There are lots of myths about medication, but it can be a life raft. Some people feel more like ‘themselves’ on medication, others less so. There are side-effects associated with the use of anti-depressants and coming off medication may need to be gradual and can take a long time. It’s not as simple as being an ‘easy fix’, and it is certainly not the only option, regardless of what your GP may offer. So it’s always worth checking out all the options available. Discussing this openly with your partner and establishing clear communication at the early stages of any potential therapy is usually the best way to ensure your man has all the support he needs and feels comfortable in talking about this.
What about recovery?
Recovery is all about building a meaningful and satisfying life, as defined by the person with depression. People with depression usually recover, but it may take time, so being patient with your partner helps. Depression is a treatable chronic condition and, although it may not feel like it for the person at the time, there are always treatments and therapies available. The most important things to remember are that help is out there, recovery is likely, and there is always hope.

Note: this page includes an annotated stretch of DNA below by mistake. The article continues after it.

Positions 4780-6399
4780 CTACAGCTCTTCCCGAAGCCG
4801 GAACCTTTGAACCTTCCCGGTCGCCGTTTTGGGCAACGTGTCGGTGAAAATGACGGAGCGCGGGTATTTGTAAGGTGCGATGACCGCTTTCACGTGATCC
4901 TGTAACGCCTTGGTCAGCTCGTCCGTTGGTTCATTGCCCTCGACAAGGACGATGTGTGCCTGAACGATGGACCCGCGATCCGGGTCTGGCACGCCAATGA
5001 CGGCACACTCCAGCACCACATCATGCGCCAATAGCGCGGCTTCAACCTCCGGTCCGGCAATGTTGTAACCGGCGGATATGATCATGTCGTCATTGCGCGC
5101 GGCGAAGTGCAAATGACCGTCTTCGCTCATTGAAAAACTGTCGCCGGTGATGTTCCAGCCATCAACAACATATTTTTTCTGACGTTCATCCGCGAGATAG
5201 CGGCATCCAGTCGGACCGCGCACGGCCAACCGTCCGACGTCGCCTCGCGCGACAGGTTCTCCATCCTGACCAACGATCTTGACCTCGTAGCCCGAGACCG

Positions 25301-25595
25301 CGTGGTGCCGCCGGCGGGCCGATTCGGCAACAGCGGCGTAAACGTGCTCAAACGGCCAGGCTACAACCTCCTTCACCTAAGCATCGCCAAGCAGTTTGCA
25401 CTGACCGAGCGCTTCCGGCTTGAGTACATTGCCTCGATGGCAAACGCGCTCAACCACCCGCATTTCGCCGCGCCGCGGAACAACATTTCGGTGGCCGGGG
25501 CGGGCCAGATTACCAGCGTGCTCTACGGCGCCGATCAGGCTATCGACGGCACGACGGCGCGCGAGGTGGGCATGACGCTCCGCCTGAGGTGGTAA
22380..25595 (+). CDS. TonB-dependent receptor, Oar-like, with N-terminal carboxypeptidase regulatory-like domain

Don’t forget about yourself
Although you’re not the one suffering from depression, you have to look after yourself too – partners supporting people with depression can be under a lot of strain. It can be hard if he is not pulling his weight at home, and you might struggle to deal with his vulnerabilities and behaviour such as the lack of interest in sex and inability to take your feelings into account. So you will need your own support system, and may want to talk to your GP, a counsellor or Carers UK. Most of all, remember that his depression is not about you, and you are not to blame for this.
I’m worried he might kill himself…
If you are worried that your man is at risk of killing himself, then you need to take immediate action and there is support available. The best thing to do is call the CALM helpline and also visit this link for a list of other supports.
Professor Appleby, from the Department of Health, advises that you ask him if you are worried: ‘While asking about suicide can be uncomfortable, it may save a life. And asking about suicide will never put the idea into a person’s head – they may well be relieved that someone realises how bad they feel.’
Professor Damien Ridge is a psychotherapist and Professor of Health Studies at the University of Westminster.